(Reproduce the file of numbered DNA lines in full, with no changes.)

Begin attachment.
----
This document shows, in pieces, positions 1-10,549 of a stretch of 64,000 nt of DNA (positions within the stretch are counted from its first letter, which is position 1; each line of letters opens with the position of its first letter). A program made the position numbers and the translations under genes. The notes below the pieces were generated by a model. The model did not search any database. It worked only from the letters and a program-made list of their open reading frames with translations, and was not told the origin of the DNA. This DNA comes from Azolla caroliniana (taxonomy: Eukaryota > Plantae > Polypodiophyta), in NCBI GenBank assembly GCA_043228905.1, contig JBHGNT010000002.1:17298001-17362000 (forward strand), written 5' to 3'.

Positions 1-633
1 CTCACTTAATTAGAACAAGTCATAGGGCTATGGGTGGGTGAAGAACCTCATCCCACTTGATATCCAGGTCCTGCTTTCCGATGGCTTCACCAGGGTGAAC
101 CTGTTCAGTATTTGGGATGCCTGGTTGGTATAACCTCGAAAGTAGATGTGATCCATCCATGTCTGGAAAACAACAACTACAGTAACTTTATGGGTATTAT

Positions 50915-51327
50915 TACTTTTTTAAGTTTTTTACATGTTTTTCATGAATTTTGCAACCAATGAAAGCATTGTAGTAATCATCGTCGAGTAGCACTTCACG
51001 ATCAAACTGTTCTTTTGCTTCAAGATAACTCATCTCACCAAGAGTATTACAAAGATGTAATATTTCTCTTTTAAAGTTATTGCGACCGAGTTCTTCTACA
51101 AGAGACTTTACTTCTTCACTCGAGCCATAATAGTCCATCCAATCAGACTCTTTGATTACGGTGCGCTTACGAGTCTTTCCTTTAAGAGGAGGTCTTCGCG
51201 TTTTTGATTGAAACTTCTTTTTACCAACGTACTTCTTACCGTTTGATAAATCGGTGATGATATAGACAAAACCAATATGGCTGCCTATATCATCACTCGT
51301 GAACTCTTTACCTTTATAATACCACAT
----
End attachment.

This document shows, in pieces, positions 1-10,549 of a stretch of 64,000 nt of DNA (positions within the stretch are counted from its first letter, which is position 1; each line of letters opens with the position of its first letter). A program made the position numbers and the translations under genes. The notes below the pieces were generated by a model. The model did not search any database. It worked only from the letters and a program-made list of their open reading frames with translations, and was not told the origin of the DNA. This DNA comes from Azolla caroliniana (taxonomy: Eukaryota > Plantae > Polypodiophyta), in NCBI GenBank assembly GCA_043228905.1, contig JBHGNT010000002.1:17298001-17362000 (forward strand), written 5' to 3'.

Positions 1-633
1 CTCACTTAATTAGAACAAGTCATAGGGCTATGGGTGGGTGAAGAACCTCATCCCACTTGATATCCAGGTCCTGCTTTCCGATGGCTTCACCAGGGTGAAC
101 CTGTTCAGTATTTGGGATGCCTGGTTGGTATAACCTCGAAAGTAGATGTGATCCATCCATGTCTGGAAAACAACAACTACAGTAACTTTATGGGTATTAT

Positions 50915-51327
50915 TACTTTTTTAAGTTTTTTACATGTTTTTCATGAATTTTGCAACCAATGAAAGCATTGTAGTAATCATCGTCGAGTAGCACTTCACG
51001 ATCAAACTGTTCTTTTGCTTCAAGATAACTCATCTCACCAAGAGTATTACAAAGATGTAATATTTCTCTTTTAAAGTTATTGCGACCGAGTTCTTCTACA
51101 AGAGACTTTACTTCTTCACTCGAGCCATAATAGTCCATCCAATCAGACTCTTTGATTACGGTGCGCTTACGAGTCTTTCCTTTAAGAGGAGGTCTTCGCG
51201 TTTTTGATTGAAACTTCTTTTTACCAACGTACTTCTTACCGTTTGATAAATCGGTGATGATATAGACAAAACCAATATGGCTGCCTATATCATCACTCGT
51301 GAACTCTTTACCTTTATAATACCACAT